Dr. John Woodall
Open Door Health Services-Anderson
Dr. John Woodall had been retired from a 45-plus-year career for only a few years in 2018 when a former co-worker asked if he’d be willing to pick up a few shifts in Open Door Health Services’ urgent care clinic in Muncie.
At first, Woodall said he thought he’d stay retired. But then, “I thought only so much television is enough. I stopped watching television and started doing more medicine,” he told IBJ. “I found it exciting.”
In 2019, he joined the health center’s Anderson family practice, where his “impact on clinical outcomes is as extraordinary as his tenure,” wrote Suzanne Clem, the not-for-profit’s vice president of community engagement, in his nomination.
Under Woodall’s clinical leadership, the Anderson site has improved in 11 of 13 health measures, which are reported annually because Open Door Health Services is a federally qualified health center.
Visits are up 17% since his arrival, even throughout the COVID-19 pandemic, when many people have avoided health care settings if they could.
“Patient comments drive home his impact and illustrate a care that’s not merely diagnoses on a chart but that impact whole-person health,” Clem wrote.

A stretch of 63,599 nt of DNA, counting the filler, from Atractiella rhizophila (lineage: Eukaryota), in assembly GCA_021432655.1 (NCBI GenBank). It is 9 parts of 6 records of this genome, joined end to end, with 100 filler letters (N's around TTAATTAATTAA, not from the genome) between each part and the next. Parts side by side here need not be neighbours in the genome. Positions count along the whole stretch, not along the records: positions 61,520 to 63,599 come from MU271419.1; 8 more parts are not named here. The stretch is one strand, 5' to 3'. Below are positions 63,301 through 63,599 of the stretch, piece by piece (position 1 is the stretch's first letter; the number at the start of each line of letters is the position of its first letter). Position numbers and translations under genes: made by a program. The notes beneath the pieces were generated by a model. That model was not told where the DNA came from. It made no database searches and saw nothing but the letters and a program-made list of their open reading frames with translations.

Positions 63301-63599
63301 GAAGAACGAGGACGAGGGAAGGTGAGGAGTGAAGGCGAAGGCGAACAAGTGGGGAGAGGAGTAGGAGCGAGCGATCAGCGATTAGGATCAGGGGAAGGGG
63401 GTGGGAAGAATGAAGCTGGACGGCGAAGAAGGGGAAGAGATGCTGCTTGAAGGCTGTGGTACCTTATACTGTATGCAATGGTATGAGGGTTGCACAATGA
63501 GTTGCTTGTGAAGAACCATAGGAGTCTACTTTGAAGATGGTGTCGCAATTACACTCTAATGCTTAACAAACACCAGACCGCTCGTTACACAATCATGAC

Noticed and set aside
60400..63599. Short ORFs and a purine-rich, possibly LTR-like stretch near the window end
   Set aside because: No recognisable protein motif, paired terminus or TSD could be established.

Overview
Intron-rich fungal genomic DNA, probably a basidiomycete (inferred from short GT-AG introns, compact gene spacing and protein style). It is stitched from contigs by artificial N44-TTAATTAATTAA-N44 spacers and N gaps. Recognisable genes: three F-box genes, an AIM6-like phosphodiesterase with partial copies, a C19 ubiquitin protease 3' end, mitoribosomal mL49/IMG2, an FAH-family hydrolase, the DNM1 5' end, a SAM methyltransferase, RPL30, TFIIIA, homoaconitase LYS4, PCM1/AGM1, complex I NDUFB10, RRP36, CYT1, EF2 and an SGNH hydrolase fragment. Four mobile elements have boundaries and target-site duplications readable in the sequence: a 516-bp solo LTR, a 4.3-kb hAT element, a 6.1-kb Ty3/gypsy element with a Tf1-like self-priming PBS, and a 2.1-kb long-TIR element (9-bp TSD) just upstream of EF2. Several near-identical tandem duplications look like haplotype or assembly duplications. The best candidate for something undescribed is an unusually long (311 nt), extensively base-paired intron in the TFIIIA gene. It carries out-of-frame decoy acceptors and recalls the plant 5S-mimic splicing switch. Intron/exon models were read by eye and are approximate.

Among patients’ comments about Woodall: “The best doc in the country,” and “He really listens and makes you feel you’re not just a number.”
Woodall, who was raised in Anderson, graduated from the Indiana University School of Medicine in 1969. He served in the U.S. Air Force from 1970-1972 before joining his mentors, Dr. Alvin Bridges and Dr. Frank Campbell, at their family medicine practice.
“I used to say we took care of families from the womb to the tomb,” he said.
Woodall credits his father and a high school biology teacher for his decision to become a doctor. As a boy, he hunted rabbits with his father and was interested in the organs and how they worked. Later, his high school biology teacher would provide him extra work after he took interest in the subject.
He practiced medicine about a block from where he was raised until he briefly retired in September of 2014. Now, he’s practicing part-time, an endeavor he finds rewarding.
“It gives you something to get up [for] in the morning and start the day off,” he said.
Last year when COVID-19 vaccines became available, Woodall and his wife Janet took to the neighborhood where he grew up to encourage residents to get the COVID-19 vaccine.
They went door-to-door wearing signs declaring the reason they got vaccinated and answered questions.
At first, Woodall said, he was disappointed by the number of people who said they didn’t plan to get vaccinated. And while he and his wife weren’t able to persuade everyone to be vaccinated, they know they changed some minds.•